Shirley: I'm not sure. BET has asked me to come and be one of the authors interviewed on camera for the new TV program they are planning. I have books coming out in December, 1998 and March, 1999. I've completed and turned in the last book of my contract with Kensington and am in the process of completing the synopsis for a new contract. This new contract would be for the year 2000.
I'm hoping BET will pick one of my books for a movie and that I'll get to write the script. If not totally write it at least work with the screenwriters.
LLB: What do you think about the new hispanic line Kensington is about to start?
Shirley: I am just thrilled. In Anaheim at the Romance Writers of America conference I met one of the authors who has sold to the line, Sylvia Mendoza. I was so excited to find someone has actually sold to the Encanto Line that you'd have thought Sylvia was my sister or at least my best friend. It's really going to be a reality. I believe in every ethnic group there are romances. I'm looking forward to not only a wonderful romance to read but gaining some background into Hispanic life. I might add I hope in the future to read Japanese, East Indian, Italian, Jewish, and all other ethnic group romances.
LLB: We had quite a debate a while ago about MC romances here at All About Romance. Beyond general writerly ability, the MC romances I've most enjoyed have had some "culture" as part of the equation. In contrast, there was one MC romance that seemed color-neutral to me. Can you comment on what you see as the purpose of the MC romance, and if it should be color-neutral or include some "culture" in it, especially in light of your comments about "looking forward to gaining some background into Hispanic life" vis a vis the Encanto Line?
Shirley: Do MC have to have a purpose other than a great story with African-American characters? I believe all books, romances notwithstanding, have culture in them if they show a character and her/his particular background. Is color-neutral meaning the norms we've been exposed to (romances with white characters or that the characters could have been any color). Color-neutral does show some ethnic group. There are so many different levels at which ethnic groups (and I'll say African-American because I know that one), are born into and grow up. The background of a middle class black person is vastly different from a very poor, uneducated black person. Just as it is for a white person of any other ethnic background (Italian, Jewish, Greek, WASP, etc.).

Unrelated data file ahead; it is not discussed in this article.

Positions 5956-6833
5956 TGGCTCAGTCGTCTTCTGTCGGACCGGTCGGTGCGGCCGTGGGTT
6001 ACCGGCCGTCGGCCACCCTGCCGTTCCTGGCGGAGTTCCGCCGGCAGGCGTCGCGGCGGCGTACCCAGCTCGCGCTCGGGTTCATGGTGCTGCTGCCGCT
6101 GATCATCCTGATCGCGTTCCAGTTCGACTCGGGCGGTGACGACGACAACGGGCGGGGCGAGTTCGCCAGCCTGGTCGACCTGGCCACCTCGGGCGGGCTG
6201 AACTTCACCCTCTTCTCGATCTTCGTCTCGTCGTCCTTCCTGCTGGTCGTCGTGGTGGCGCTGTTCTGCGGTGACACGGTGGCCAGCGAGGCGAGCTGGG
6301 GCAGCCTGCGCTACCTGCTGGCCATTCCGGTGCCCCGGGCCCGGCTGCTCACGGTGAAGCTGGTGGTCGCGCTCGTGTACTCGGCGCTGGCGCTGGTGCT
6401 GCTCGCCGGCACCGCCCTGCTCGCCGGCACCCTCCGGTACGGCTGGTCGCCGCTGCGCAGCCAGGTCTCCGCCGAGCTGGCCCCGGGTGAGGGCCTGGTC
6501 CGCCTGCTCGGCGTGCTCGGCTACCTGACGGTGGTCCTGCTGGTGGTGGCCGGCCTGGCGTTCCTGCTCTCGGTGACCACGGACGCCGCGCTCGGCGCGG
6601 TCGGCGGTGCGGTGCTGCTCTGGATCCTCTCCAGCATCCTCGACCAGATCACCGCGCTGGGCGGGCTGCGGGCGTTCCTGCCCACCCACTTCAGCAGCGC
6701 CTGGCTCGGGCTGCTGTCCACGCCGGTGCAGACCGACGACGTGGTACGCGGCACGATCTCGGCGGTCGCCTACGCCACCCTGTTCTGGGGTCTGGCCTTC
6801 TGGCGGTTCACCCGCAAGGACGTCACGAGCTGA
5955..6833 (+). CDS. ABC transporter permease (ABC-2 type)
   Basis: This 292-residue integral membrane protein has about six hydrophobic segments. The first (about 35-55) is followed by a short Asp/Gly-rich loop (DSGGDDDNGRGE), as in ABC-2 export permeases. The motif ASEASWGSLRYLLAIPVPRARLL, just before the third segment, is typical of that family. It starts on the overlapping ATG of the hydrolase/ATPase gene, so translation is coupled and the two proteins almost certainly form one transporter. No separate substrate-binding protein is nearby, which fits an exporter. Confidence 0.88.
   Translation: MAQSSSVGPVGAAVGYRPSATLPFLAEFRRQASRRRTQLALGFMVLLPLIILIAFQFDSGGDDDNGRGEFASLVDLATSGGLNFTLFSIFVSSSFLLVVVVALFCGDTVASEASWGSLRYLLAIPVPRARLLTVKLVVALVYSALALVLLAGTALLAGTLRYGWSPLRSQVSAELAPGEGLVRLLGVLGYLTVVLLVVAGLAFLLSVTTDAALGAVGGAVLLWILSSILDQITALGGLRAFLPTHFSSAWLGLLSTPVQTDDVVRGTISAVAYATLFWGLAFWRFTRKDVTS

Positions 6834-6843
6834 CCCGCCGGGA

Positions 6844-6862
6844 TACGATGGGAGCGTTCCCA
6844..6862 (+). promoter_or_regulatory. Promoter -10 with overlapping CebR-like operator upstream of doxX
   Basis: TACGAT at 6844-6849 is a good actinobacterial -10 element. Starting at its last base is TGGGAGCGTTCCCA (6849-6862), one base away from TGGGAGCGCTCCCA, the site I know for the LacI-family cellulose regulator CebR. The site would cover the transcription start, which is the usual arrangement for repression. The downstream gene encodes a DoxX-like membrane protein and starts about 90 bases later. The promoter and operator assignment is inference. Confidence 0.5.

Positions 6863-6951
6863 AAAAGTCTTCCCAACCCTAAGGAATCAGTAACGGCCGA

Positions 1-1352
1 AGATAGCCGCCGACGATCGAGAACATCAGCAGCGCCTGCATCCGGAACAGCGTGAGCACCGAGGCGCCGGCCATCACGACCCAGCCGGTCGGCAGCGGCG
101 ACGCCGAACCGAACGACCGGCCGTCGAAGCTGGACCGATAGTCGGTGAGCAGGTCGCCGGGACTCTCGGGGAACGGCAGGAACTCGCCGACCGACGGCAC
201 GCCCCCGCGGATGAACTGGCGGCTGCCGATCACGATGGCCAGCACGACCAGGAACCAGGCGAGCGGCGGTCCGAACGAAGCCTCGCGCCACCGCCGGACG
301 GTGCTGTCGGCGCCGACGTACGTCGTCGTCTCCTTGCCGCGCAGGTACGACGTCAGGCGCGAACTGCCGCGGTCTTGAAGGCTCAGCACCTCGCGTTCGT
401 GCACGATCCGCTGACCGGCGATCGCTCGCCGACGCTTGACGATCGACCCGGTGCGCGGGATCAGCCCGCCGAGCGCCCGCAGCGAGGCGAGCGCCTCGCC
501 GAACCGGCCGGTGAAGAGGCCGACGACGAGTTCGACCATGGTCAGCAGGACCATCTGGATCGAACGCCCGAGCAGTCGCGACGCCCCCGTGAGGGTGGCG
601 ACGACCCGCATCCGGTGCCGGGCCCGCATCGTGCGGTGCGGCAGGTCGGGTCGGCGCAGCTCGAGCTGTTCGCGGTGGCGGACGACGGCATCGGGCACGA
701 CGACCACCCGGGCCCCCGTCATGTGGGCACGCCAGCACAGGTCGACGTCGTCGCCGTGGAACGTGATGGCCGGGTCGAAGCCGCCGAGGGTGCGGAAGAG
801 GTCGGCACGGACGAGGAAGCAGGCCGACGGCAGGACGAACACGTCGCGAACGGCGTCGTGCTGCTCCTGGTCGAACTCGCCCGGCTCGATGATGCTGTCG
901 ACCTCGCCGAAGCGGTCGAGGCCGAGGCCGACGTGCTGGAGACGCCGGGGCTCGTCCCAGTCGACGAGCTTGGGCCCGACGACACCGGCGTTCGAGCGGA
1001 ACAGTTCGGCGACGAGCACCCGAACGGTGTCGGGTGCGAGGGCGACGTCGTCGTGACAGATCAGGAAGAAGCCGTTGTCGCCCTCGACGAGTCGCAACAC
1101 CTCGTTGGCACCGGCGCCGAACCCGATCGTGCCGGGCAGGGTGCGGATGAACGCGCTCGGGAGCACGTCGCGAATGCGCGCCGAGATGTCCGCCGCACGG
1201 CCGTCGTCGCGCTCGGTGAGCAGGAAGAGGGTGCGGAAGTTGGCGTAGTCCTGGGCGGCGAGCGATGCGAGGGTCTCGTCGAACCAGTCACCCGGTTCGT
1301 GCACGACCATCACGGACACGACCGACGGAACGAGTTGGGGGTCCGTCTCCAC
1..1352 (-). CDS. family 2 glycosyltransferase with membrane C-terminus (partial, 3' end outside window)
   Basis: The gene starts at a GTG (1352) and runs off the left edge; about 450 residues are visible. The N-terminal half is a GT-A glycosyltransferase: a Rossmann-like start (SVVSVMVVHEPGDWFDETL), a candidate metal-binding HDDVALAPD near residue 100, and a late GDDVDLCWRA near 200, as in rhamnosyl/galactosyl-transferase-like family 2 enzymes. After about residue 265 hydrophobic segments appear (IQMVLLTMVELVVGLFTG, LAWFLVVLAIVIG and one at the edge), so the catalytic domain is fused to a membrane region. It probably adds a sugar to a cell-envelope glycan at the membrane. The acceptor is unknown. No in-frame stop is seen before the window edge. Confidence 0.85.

The purpose of a MC romance is a romance first, last and always. Then it's to have people of color as the major players. What constitutes a person of color seems to be the question? And I do not believe there is an answer to this question only the possibility of a debate. Which is what happened on the boards a few months ago. What is enough ethnicity to put in a book seems to be in the "eye of the reader." In my mind, as a black person, I live pretty much like my white friends (God, do I hate that phrase). When I develop characters I give them a background that fits their character. For example, my PhD math professor in White Diamonds would not speak broken English. Since most of her life had been bookish, and surrounded by people in the political area, when did she have time to learn to cook soul food. Why should all black people be required to eat it? Do you see my point? Because there is a black couple on the cover, people decide what should be in the book. Why don't they do this with a white couple on the cover in the same fashion. With a white couple, they decide what should not be in the book, things like jail terms, homelessness, welfare, fractured English, black music. Yet if those things are not in a black novel, it's not "black enough." Black enough for whom?
The major purpose I see is to tell a wonderful story that presents a positive image of black people, giving background and cultural events that are important to the story.
LLB: I understand that some white authors are going to be writing romances featuring AA characters. Have you heard this, and, do you think this is a sign that the general public is ready for MC romance? Or do you think it is more appropriate for AA authors to write AA romances?
Shirley: Yes, Suzanne Brockmann has a book coming out in October from Silhouette Intimate Moments called Harvard's Education. He's a black Navy SEAL. Suzanne introduced us to this character in her first SEAL book called Prince Joe. Since then Harvard has been in several other SEAL books as a secondary character. I wasn't the only person hollering for his story. And, BTW, the other people are all white (different ethnicities there too). Also, Carol Buck had a book out a few months ago. It was a Silhouette Desire. I bought it but still haven't read it. I'm looking forward to reading Three-Alarm Love soon.
Shirley Hailstock's Backlist:
You can visit Shirley's web site at http://www.geocities.com/Paris/Bistro/6812